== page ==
You are constantly exposed to blue light, both indoors and outdoors. Sources of blue light include:
How does blue light affect your eyes?
Our eyes are not good at blocking blue light. Virtually all visible blue light passes through the cornea and lens, and reaches the retina. With its short and high energy wavelengths, it scatters more easily, and is not easily focused. This causes reduced visual contrast, which can lead to digital eye strain. Symptoms of digital eye strain include dry or irritated eyes, headache and blurred vision. Long-term exposure to blue light has been linked to increased risk of developing age-related macular degeneration (AMD), which is the leading cause of vision loss.
Macular pigment and its contribution to vision
The macula is the most sensitive part of the retina, responsible for sharp, detailed central vision, and colour discrimination. It is made up of three xanthophyll carotenoids, lutein (L), zeaxanthin (Z) and meso-zeaxanthin (MZ), which are collectively known as macular pigment (MP). This yellow-coloured MP protects the delicate photoreceptor cells in the retina.
Increases the macular pigment optical density (MPOD) for enhanced visual performance, including visual acuity, contrast sensitivity, glare sensitivity and photo-stress recovery.
Serves as internal sunglasses to filter out hazardous blue light, protecting the macula against AMD.
Acts as a potent antioxidant to protect the eyes from free radicals which cause oxidative stress.
What are the sources of L, Z and MZ?
Of the many types of carotenoids in your body, only L, Z and MZ are deposited in the macula. L and Z cannot be synthesised by your body; they can, however, be obtained through the diet. Foods rich in L and Z include kale, spinach, turnip greens, green peas, broccoli, corn and eggs.
Unlike L and Z, MZ is not present in a typical diet. It is produced in the retina from L via an isomerisation process. However, this process is disrupted as you age. It is therefore essential to replenish these carotenoids, particularly MZ, through supplementation.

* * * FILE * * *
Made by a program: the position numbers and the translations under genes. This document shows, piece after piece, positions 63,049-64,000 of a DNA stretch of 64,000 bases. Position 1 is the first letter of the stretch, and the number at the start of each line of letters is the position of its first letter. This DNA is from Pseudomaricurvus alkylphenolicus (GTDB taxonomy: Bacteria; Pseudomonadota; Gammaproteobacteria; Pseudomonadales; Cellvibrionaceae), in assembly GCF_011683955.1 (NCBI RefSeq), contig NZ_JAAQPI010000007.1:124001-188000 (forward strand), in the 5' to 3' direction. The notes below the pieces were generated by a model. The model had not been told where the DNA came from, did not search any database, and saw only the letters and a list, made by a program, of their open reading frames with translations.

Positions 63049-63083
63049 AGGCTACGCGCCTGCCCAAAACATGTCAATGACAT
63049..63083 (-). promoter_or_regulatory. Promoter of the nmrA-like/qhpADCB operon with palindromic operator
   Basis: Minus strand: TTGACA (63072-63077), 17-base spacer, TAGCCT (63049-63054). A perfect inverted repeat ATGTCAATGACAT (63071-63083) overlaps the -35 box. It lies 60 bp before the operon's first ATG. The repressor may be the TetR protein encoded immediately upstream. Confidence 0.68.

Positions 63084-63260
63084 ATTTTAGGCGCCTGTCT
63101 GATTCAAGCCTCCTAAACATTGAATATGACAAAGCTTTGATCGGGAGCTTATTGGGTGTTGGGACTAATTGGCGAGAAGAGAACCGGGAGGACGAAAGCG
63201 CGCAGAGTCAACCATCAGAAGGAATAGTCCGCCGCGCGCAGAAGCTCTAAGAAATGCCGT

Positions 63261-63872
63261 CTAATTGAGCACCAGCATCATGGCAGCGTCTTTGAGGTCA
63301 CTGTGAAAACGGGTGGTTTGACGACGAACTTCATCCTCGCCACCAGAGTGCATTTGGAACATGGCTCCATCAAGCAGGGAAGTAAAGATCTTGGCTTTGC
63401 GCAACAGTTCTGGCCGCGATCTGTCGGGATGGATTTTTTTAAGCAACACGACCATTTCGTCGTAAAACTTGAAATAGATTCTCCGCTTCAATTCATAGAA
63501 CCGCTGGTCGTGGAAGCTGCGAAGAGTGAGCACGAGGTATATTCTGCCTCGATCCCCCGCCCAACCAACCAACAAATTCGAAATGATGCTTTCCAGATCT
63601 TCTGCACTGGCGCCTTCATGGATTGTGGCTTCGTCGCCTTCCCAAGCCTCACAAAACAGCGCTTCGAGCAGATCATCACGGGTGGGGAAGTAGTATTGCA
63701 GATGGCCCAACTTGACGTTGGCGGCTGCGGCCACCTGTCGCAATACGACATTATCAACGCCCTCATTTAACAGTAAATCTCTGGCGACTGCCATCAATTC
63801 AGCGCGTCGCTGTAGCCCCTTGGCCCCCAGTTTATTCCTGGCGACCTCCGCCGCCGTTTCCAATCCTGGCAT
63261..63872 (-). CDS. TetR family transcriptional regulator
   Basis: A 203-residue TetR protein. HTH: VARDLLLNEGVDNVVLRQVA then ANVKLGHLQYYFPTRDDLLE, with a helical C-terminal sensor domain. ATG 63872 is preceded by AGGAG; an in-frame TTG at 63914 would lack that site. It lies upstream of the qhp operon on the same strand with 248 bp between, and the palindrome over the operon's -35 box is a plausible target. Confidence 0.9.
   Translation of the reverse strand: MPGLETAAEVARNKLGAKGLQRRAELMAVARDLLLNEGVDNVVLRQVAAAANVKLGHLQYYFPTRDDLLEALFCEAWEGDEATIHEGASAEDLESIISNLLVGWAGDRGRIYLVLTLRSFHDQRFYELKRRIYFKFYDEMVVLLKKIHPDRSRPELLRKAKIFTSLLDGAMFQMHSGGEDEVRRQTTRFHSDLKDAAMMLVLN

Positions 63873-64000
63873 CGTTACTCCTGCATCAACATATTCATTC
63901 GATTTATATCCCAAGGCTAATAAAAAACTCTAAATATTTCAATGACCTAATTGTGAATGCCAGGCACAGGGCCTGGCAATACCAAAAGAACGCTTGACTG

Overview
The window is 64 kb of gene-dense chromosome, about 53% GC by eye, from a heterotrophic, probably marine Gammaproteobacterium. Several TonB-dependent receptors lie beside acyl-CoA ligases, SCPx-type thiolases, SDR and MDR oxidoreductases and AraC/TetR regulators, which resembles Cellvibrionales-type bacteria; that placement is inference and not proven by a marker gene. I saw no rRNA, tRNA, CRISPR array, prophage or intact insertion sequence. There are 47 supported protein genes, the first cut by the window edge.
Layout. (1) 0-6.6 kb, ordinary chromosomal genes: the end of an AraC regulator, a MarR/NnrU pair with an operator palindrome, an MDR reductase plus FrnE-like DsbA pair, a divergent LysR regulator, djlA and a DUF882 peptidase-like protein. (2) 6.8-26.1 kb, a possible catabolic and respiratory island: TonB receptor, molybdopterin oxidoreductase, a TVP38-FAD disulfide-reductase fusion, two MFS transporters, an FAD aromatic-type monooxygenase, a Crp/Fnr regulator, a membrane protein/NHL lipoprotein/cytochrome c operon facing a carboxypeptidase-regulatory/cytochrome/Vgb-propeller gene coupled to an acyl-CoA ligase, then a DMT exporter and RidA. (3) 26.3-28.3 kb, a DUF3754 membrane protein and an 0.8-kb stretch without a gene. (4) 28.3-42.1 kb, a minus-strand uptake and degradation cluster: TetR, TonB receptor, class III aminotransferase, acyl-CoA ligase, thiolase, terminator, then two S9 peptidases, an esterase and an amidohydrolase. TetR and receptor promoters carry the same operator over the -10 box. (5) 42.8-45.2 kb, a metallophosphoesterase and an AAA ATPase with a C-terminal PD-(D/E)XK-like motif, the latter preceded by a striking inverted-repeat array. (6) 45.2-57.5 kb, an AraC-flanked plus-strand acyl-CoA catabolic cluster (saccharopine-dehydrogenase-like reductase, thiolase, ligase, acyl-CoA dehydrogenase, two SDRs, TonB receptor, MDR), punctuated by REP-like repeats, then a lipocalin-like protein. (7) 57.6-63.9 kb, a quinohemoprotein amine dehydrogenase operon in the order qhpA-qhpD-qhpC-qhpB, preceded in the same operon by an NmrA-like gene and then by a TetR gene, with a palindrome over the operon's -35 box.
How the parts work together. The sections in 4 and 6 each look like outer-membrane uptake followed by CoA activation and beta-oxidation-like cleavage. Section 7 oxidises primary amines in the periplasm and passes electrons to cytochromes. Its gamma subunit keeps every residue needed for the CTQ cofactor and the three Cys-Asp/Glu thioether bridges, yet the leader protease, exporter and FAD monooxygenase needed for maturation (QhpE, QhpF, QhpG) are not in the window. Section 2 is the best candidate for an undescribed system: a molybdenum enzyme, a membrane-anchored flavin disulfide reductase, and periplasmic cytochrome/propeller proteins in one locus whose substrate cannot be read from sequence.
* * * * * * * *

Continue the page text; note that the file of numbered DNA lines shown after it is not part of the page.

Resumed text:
Why do we need all the three L, Z and MZ?
The different absorption spectra of L, Z and MZ results in a collective optimal filtration of blue light at the macula, which would not be achieved by any of these carotenoids in isolation. Studies have also shown that the inclusion of MZ resulted in a greater increase in MPOD in comparison to supplements lacking this central carotenoid.
MZ accounts for about one third of total MP at the macula. It resides directly over the center of the macula, where light is focused and where the strongest need for blue light protection exists. Moreover, of the three carotenoids, MZ has the greatest capability of quenching oxygen radicals. It has the capacity to filter the most energetic and potentially damaging wavelengths of visible light, and to neutralise free radicals produced by oxidative stress.
Supplementing with L, Z and MZ
You are never too young to start a proactive measure to protect your vision down the road. As most of us do not get enough of these carotenoids just from diet alone, supplementation can be another, more promising way of raising the MPOD, particularly if you spend long hours in front of a computer, digital gadget or television, play sports and spend long hours in bright light focusing on small objects, or are distracted by lights during night-time driving.
Not all macular carotenoid supplements are made the same. For optimal efficacy, look for a supplement containing the new, improved XanMax® formulation which features double-strength (200mg) marigold extract. It is standardised to deliver the highest amounts of L, Z and MZ compared to regular eye supplements.